Review Meeting of the ROC’s Third Report under the ICCPR and ICESCR. International human rights experts visit Taiwan for local review
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The Third International Review Conference of Taiwan’s “International Covenant on Civil and Political Rights” (ICCPR) and “International Covenant on Economic, Social and Cultural Rights” (ICESCR) (hereinafter referred to as the two Covenants) was held yesterday (May 9th) at the “Chang Yung-Fa Foundation International Convention Center.” Prominent international human rights experts from Austria, Malaysia, Denmark, Canada, Indonesia, Germany, the Philippines, South Korea, and New Zealand, who have long been involved in United Nations’ human rights protection work arrived in Taiwan for the Third International Review Conference on the two Covenants. The arrival of Premier Su Tseng-chang of the Executive Yuan, Chairperson Chen Chu of the National Human Rights Commission, Minister without Portfolio and Spokesperson Lo Ping-cheng of the Executive Yuan, and Minister Tsai Ching-hsiang of the Ministry of Justice at the morning’s opening ceremony confirmed the significance of the International Review Conference.
In his speech yesterday, President Zhenchang Su of the Executive Yuan mentioned that this year is the third International Review Conference on the National Reports of the Two Covenants. Our government follows international human rights standards and has actively invited international human rights experts to Taiwan to conduct reviews and to provide recommendations. Many of the International Review Committees’ concluding observations and recommendations have been gradually put into practice, such as establishing the National Human Rights Commission in 2020. To improve our human rights monitoring mechanisms, the Commission set up the Human Rights and Transitional Justice Division in the Executive Yuan to promote the country’s policies on human rights and transitional justice, actively encourage the domestic legalization of the nine core international human rights conventions of the United Nations, and gradually build a complete system of human rights in Taiwan. It also released our first “National Human Rights Action Plan” as the guiding principle of Taiwan’s overall human rights policies. In addition, other human rights achievements include the formulation of the “National Action Plan for Enterprises and Human Rights” and the “Action Plan for Fisheries and Human Rights” that propose improvement measures according to the particular situations and needs of individual disadvantaged groups. These actions show that we have taken steps to implement international human rights conventions and our determination to actively participate in international human rights affairs.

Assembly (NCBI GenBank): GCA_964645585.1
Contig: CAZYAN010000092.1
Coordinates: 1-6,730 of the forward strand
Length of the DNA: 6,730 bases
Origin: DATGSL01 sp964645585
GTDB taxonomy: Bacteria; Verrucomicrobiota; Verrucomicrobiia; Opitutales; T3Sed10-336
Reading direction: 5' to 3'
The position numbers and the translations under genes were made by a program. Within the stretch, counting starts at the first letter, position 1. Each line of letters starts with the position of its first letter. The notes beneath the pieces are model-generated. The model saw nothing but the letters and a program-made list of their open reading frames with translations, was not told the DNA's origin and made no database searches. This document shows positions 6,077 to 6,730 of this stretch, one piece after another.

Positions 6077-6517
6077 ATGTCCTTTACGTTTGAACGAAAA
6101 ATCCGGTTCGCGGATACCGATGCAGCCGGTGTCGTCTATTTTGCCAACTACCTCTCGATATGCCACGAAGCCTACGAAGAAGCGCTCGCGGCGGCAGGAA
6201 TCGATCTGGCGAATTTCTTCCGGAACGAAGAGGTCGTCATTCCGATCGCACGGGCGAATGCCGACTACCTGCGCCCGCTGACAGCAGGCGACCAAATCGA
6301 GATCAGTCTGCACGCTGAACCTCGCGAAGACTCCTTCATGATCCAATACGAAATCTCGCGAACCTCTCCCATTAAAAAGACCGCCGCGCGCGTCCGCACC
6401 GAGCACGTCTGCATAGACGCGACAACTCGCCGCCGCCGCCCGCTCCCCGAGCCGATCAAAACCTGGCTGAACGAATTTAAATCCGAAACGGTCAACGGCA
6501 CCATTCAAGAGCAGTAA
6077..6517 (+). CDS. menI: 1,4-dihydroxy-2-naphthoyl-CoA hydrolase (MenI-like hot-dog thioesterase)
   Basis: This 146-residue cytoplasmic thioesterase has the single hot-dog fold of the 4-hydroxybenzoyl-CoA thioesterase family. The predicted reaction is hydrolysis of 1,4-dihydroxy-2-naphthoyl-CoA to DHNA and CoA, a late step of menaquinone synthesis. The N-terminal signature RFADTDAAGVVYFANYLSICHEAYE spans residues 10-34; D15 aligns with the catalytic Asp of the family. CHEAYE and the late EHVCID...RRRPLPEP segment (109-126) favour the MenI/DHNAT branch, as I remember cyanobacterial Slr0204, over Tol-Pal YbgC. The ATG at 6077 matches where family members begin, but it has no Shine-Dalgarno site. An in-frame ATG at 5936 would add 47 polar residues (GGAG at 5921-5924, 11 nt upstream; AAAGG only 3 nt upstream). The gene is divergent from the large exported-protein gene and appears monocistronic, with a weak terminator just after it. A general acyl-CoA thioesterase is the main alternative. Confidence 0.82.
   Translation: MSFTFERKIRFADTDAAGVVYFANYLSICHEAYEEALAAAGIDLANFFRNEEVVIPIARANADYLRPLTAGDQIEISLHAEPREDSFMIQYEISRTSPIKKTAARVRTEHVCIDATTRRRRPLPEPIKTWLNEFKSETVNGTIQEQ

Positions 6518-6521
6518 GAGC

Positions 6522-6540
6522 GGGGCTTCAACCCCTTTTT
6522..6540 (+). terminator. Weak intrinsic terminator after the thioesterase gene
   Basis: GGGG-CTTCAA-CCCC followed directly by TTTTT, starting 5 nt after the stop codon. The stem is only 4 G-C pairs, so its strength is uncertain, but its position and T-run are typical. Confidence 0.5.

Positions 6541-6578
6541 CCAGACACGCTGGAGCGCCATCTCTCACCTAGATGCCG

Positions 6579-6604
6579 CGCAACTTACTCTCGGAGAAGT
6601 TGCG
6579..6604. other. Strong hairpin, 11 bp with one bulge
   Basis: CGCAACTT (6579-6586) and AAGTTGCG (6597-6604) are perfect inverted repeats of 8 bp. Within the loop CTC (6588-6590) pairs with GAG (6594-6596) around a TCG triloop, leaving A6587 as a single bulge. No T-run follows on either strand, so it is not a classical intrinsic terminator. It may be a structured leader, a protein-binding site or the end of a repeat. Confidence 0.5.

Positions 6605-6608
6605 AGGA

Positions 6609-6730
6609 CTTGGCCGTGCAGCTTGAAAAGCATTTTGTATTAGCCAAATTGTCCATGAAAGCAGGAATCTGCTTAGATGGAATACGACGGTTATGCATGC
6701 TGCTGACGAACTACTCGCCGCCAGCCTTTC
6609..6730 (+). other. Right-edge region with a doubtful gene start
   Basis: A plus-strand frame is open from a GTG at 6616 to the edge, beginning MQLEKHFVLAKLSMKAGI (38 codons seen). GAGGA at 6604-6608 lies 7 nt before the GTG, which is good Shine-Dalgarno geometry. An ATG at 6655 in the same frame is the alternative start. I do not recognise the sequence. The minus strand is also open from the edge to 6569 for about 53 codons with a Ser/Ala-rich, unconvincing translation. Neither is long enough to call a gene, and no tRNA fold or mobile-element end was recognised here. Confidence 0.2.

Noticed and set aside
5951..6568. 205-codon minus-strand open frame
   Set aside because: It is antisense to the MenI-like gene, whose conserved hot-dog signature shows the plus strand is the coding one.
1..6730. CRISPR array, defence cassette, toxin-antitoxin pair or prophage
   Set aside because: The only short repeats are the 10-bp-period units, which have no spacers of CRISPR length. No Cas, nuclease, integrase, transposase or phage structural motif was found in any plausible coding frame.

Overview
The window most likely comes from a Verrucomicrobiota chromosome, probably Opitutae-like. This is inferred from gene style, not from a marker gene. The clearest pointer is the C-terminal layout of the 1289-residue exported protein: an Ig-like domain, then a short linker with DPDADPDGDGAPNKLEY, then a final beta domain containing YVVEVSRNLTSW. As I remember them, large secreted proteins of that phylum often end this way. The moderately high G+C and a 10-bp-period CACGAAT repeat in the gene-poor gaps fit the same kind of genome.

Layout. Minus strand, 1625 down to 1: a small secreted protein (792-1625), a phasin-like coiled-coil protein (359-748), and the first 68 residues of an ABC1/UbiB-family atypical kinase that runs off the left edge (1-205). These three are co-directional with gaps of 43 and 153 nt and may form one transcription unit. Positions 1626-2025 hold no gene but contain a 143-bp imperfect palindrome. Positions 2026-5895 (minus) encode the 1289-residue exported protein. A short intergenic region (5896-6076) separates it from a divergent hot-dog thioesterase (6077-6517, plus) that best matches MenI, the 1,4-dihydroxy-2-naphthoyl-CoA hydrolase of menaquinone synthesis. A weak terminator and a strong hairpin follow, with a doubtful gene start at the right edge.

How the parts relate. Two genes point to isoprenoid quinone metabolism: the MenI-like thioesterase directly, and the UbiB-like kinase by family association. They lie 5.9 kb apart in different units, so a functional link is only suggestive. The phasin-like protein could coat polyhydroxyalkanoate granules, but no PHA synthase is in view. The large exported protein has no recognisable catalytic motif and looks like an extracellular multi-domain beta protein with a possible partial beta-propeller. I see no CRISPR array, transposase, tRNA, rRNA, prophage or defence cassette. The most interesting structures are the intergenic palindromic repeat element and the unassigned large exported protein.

In her speech, Chairperson Chen of the National Human Rights Commission pointed out that Taiwan had gone through 38 years of martial law and an arduous democratization process. Furthermore, as we move towards freedom and democracy and global advances in human rights, as the Chairperson of the National Human Rights Commission, it is imperative for Taiwan to implement human rights protection and pursue universal human rights values. Chairperson Chen also added that Taiwan would hold international Review meetings on various national reports this year, such as the Convention on the Rights of Persons with Disabilities (CRPD), the United Nations Convention on the Rights of the Child (CRC), and the Convention on the Elimination of All Forms of Discrimination against Women (CEDAW). Government should adopt an active attitude towards those review meetings on international human rights treaties. If there is still room for improvement in human rights protection, the National Human Rights Commission would be willing to serve as a platform for communication and dialogue between our government and the people and to make assessments and improvements.
Minister Tsai Ching-hsiang is the head of the government agency’s delegation at the International Review Conference. He expressed his gratitude to the International Review Committee members who came to attend this Review Meeting despite the global epidemic. He thanked all the NGOs for their participation and hoped that the Review Conference could serve as a communication platform for government agencies and people. He also hoped to draw on the International Review Committees’ valuable experiences from participating in other UN international human rights affairs to assist Taiwan in resolving various human rights issues and implementing the provisions of the two Covenants to protect human rights. After the meeting, the International Review Committee will refer to relevant United Nations guidelines and put forward Concluding Observations and Recommendations in regards to the Third International Review Meeting. Our government will also use this as a basis to continue to implement democracy, rule of law, and human rights protection.